Written by Amalia Birch, Summer Intern 2020

August 18th, 2020 marked 100 years to the day of the ratification of the 19th Amendment, which granted women the right to vote. There have been events, initiatives, and organizations coming together to mark the significance of this occasion in Sacramento, including The Next Hundred Years of Women Voting, a group of women from several nonpartisan organizations who came together to plan a celebration for the centennial and encourage people to vote.

The Next Hundred Years of Women Voting committee was planning a big celebration to take place at Cal Expo on August 22nd, however, due to the COVID-19 crisis, they have been focusing on marking the anniversary virtually. In addition, they were working on a resolution that was signed on Aug. 18th  by the County of Sacramento Board of Supervisors, to recognize the significance of the 19th Amendment in advancing the rights of women and voting rights for all. The committee hopes to hold an in-person celebration in 2021.

Diana Madoshi, a board member of the National Women’s History Alliance and committee member of The Next Hundred Years of Women Voting, remembers her interest in women’s history and the suffrage movement being sparked after watching a film called “Iron Jawed Angels”, a film about suffragist Alice Paul. It came to her attention that even after all of the work of the suffragists and the way they were vilified, many women today had not voted in the most recent election. “It really resonated with me that when people put their lives on the line and they sacrificed a lot to get the right to vote, that women, not only young women, some of the older women did not take it seriously.”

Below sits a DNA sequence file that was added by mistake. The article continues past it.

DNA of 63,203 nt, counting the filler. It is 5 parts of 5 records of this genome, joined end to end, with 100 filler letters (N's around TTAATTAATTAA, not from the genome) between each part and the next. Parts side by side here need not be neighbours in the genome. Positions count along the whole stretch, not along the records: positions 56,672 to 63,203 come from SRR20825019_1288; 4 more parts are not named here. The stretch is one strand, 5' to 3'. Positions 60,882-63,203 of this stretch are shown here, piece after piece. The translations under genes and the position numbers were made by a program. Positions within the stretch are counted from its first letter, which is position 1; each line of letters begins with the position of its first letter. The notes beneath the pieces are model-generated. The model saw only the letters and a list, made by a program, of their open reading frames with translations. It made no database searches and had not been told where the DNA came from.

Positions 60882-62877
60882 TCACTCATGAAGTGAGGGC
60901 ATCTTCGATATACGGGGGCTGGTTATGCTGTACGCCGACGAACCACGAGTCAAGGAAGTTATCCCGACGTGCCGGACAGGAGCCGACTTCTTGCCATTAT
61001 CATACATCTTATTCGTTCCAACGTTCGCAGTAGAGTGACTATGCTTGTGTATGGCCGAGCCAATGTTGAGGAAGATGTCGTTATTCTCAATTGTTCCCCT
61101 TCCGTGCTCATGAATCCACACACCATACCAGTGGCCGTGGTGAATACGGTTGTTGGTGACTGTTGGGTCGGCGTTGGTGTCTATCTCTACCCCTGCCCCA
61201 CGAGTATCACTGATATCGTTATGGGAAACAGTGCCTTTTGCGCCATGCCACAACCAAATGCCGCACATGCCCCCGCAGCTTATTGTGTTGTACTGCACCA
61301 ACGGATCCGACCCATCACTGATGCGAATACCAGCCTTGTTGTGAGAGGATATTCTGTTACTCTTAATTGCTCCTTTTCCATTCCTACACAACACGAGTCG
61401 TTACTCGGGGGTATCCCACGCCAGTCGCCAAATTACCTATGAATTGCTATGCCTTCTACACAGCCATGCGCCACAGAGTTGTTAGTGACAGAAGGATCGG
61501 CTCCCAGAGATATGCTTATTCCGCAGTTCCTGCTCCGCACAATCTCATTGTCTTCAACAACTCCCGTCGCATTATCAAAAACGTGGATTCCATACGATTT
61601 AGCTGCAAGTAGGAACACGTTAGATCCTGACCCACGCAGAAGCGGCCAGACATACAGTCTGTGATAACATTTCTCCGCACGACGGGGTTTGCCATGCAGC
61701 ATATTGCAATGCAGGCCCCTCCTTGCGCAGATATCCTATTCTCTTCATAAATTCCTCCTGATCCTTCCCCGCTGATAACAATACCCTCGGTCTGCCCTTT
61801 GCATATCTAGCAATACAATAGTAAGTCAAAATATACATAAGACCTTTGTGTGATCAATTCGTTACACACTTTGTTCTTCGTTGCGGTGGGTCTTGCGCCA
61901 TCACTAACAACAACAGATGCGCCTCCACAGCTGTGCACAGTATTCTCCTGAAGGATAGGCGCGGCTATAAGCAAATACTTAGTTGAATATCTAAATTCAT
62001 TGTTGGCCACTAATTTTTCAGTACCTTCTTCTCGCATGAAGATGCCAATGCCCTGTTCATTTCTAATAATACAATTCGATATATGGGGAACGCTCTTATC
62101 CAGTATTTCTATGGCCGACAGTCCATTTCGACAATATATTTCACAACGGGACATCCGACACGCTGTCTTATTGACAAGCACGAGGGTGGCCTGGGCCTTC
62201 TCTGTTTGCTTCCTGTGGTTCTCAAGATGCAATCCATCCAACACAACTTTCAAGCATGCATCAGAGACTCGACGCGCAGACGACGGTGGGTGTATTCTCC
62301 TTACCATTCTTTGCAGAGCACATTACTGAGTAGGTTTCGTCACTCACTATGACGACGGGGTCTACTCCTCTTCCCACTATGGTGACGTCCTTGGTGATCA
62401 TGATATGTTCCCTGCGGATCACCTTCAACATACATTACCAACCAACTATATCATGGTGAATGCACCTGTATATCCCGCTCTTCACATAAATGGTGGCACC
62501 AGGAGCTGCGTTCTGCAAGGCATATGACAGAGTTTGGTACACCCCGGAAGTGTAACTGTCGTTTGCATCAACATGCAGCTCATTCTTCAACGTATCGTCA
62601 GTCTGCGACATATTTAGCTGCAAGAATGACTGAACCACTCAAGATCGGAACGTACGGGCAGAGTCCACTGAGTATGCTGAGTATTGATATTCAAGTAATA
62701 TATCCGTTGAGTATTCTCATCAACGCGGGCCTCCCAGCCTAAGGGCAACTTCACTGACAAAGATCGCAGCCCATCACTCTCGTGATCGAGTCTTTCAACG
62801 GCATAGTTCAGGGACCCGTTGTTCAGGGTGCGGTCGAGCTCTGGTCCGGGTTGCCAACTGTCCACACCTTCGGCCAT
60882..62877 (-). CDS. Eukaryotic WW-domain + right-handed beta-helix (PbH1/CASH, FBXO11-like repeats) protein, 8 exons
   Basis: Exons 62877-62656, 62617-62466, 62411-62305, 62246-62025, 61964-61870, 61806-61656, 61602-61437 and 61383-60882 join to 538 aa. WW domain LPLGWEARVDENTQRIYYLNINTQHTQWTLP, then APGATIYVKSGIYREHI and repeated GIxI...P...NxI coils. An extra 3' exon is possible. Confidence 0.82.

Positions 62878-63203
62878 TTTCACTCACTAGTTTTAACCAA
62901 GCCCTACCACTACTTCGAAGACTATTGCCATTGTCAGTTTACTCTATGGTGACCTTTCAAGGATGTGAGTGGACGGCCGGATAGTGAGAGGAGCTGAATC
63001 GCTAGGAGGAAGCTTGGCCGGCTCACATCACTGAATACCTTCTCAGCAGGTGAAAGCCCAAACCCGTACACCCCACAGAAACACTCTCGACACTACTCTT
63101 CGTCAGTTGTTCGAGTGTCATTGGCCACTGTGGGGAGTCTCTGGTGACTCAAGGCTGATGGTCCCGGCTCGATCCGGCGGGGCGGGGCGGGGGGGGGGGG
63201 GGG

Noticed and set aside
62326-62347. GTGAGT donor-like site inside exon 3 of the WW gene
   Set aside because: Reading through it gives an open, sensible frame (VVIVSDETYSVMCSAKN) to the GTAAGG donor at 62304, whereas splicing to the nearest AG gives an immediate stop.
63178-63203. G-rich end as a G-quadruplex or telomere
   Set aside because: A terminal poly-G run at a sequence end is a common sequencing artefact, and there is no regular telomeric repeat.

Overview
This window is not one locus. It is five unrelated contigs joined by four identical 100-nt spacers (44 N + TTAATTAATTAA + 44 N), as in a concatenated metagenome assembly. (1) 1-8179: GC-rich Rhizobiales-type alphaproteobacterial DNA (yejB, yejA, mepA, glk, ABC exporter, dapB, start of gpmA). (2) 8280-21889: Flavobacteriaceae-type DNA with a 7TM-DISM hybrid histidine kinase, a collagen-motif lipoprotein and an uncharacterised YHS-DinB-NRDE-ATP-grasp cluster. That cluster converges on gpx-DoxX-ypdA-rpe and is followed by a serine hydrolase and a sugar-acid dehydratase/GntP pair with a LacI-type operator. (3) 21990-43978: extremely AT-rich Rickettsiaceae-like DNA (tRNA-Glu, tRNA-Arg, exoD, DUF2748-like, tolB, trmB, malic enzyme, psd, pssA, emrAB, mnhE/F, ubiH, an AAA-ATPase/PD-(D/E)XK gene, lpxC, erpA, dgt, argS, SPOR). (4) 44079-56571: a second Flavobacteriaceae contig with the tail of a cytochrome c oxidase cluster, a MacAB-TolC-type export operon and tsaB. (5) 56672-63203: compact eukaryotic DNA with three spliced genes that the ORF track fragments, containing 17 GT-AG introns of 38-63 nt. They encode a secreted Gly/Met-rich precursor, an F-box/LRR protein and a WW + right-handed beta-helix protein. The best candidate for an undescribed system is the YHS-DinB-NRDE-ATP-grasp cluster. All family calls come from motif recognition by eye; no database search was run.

Learning about the Suffrage movement can be a powerful avenue for promoting voting, said Madoshi. “When you know where you’ve been, you have an idea of where you’re going and how you can get there,” she said. “That makes a strong foundation for your vote.”

Madoshi also noted the importance of recognizing that not all women were allowed to vote after 1920. Indigenous women, Black Women, and Chinese women all faced voter suppression for decades to come. “We have to realize that history is complicated,” said Madoshi. “Susan B. Anthony, and Elizabeth Cady Stanton, although they came out of the abolition movement, they had racial bias.”  The significance women of color played in the suffrage movement has also been often overshadowed. “They wrote the history through the lens of white women’s eyes. And so consequently, when I would talk with a number of African Americans or people of color they will say the women’s suffrage movement was all about white women. And I said, ‘No. women of color made it possible for Dewey to get the 19th amendment passed.’”

Many suffrage stories are being showcased now in two new exhibits that opened at the California Museum on August 18th. These exhibits were created in collaboration with First Partner Siebel Newsom, the first of which, “Women Inspire: California Women Changing Our World,” features stories of California women whose contributions greatly impacted strides towards equality. The second exhibit, “Fight for the Right: 100 Years of Women Voting,” celebrates the centennial by showcasing over 70 artifacts from the Suffrage era.

Amanda Meeker, Director of the California Museum, said these exhibits not only showcase the importance of women but also that women fought hard to gain the vote. “They didn’t give up and the reason for that is that voting is really important,” said Meeker. “We hope that all of the sacrifices that those women went through, we won’t forget them, and we won’t forget how important it was what they were fighting for and that each vote counts.”